Section: New Results

Automated Deduction

  • In collaboration with Assia Mahboubi (from Typical Inria project-team), and Guillaume Melquiond, the group involved in the development of Alt-Ergo, implemented and proved the correctness of a novel decision procedure for quantifier-free linear integer arithmetic [20] . This algorithm tries to bridge the gap between projection and branching/cutting methods: it interleaves an exhaustive search for a model with bounds inference. These bounds are computed provided an oracle capable of finding constant positive linear combinations of affine forms. An efficient oracle based on the Simplex procedure has been designed. Our algorithm is proved sound, complete, and terminating and is implemented in the Alt-Ergo theorem prover.

  • In their LMCS journal paper [15] , S. Conchon, É. Contejean and M. Iguernelala present a modular extension of ground AC-completion for deciding formulas in the combination of the theory of equality with user-defined AC symbols, uninterpreted symbols and an arbitrary signature disjoint Shostak theory X. This paper extends the results presented in  [72] by showing that a simple preprocessing step allows to get rid of a full AC-compatible reduction ordering, and to simply use a partial multiset extension of a non necessarily AC-compatible ordering.

  • In [31] , S. Conchon, G. Melquiond and C. Roux described a dedicated procedure for a theory of floating-point numbers which allows reasoning on approximation errors. This procedure is based on the approach of the Gappa tool: it performs saturation of consequences of the axioms, in order to refine bounds on expressions. In addition to the original approach, bounds are further refined by a constraint solver for linear arithmetic. This procedure has been implemented in Alt-Ergo.

  • In [42] , [32] , C. Dross and J. Kanig from AdaCore, in collaboration with S. Conchon and A. Paskevich propose a generic framework for adding a decision procedure for a theory or a combination of theories to an SMT prover. This mechanism is based on the notion of instantiation patterns, or triggers, which restrict instantiation of universal premises and can effectively prevent a combinatorial explosion. A user provides an axiomatization with triggers, along with a proof of completeness and termination in our framework, and obtains in return a sound, complete and terminating solver for his theory. A prototype implementation was realized in the Alt-Ergo prover. As a case study, a feature-rich axiomatization of doubly-linked lists was proved comlpete and terminating.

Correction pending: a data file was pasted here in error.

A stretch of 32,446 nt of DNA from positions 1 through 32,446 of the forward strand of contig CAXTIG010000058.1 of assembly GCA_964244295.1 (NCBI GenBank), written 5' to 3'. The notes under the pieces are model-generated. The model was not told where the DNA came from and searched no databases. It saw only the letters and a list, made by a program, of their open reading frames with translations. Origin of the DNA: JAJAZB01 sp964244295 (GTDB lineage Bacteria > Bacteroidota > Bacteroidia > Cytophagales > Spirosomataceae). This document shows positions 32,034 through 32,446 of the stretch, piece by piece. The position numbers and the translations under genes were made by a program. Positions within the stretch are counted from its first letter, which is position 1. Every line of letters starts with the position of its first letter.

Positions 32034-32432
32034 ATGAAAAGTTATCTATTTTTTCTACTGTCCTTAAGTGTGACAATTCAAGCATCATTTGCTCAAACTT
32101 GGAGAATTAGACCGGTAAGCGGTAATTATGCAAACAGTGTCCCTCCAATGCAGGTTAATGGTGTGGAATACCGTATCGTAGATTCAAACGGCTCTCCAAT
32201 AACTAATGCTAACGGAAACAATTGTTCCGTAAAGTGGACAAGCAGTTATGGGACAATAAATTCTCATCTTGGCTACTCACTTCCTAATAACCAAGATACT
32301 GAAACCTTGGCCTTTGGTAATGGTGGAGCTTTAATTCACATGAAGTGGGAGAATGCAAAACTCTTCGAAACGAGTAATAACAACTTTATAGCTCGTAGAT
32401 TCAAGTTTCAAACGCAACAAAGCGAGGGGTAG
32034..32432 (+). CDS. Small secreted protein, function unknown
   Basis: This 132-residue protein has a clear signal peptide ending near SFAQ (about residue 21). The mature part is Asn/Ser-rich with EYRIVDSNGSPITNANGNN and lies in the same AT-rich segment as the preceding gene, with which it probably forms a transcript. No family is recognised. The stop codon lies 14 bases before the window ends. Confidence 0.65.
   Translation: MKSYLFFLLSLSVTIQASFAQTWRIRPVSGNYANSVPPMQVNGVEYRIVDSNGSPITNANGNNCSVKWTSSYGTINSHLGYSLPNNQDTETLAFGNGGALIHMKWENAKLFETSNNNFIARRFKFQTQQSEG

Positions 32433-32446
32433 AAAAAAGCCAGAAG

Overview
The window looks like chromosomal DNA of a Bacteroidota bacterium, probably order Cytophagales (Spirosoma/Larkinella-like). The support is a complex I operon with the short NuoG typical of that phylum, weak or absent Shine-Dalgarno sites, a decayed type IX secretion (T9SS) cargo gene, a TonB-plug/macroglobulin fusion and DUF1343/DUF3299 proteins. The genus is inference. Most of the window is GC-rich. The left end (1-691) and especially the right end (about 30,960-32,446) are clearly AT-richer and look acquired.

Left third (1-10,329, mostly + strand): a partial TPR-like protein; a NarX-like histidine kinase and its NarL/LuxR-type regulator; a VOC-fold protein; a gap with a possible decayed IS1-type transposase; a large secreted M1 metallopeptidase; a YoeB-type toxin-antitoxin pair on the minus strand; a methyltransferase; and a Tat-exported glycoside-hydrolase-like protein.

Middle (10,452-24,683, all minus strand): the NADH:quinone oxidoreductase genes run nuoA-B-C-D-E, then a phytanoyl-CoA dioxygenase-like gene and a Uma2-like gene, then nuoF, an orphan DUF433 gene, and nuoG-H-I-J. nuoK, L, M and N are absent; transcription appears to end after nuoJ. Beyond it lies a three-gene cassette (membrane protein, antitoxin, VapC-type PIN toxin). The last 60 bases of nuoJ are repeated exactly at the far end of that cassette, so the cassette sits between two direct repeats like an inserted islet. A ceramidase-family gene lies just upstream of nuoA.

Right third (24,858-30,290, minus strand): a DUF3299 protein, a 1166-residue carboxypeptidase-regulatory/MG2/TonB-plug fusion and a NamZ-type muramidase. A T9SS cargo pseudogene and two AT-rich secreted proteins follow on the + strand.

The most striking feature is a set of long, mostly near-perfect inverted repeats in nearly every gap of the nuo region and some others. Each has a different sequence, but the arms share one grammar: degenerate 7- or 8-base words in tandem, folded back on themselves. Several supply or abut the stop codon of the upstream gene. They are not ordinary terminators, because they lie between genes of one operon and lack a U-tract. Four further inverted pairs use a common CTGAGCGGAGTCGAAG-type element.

• In [38] , A. Paskevich in collaboration with J. Blanchette from TU München, introduced a new format in the TPTP family (http://tptp.org ), called TFF1, which extends the earlier TFF0 format (many-sorted first-order logic) with rank-1 type polymorphism. The technical report presents the syntax, typing rules, and semantics, as well as a sound and complete translation from TFF1 to TFF0. The format is designed to be easy to process by existing reasoning tools that support ML-style polymorphism. It opens the door to useful middleware, such as monomorphizers and other translation tools that encode polymorphism in FOF or TFF0. Ultimately, the hope is that TFF1 will be implemented in popular automatic theorem provers.

  • A. Paskevich and J.-C. Filliâtre implemented a new Coq tactic that is able call an automated prover from Coq environment. It uses Why3 as an intermediate tool. This new tactic brings a very significant improvement of proof automation within Coq. For example, the development of a certified VC generator in Why3 made an intensive use of this tactic. The combination of automatic and interactive theorem proving was the subject of invited talks given by J.-C. Filliâtre at the workshop “Automation in Proof Assistants” [17] (satellite workshop of ETAPS 2012) and at the international workshop on Intermediate Verification Languages [18] (BOOGIE 2012, Berkeley, California, USA, July 2012).

  • Together with O. Hermant (ISEP, Paris), D. Cousineau studied the cut elimination property for deduction modulo theories. They were able to show a strong relationship the syntactic cut-elimination property and the semantic construction of pre-models: they made a full semantic proof that the existence of a pre-model entails the cut elimination property for the considered theory in deduction modulo. This is published at the RTA Conference [26] .

  • TLA+ is a specification language based on standard set theory and temporal logic, developed by the TLA groupe of Microsoft Research (http://research.microsoft.com/en-us/um/people/lamport/tla/tla.html ). During the first part of his post-doc, D. Cousineau finalized a work on describing how to write TLA+ proofs and check them with TLAPS, the TLA+ Proof System. It was published as a tool description at FM Conference [25] .

  • S. Conchon defended his habilitation à diriger des recherches in December 2012. The memoir [11] provides a very good and useful survey of the scientific work of the past 10 years, around the SMT solving techniques, that leaded to the tools Alt-Ergo and Cubicle as they are nowadays.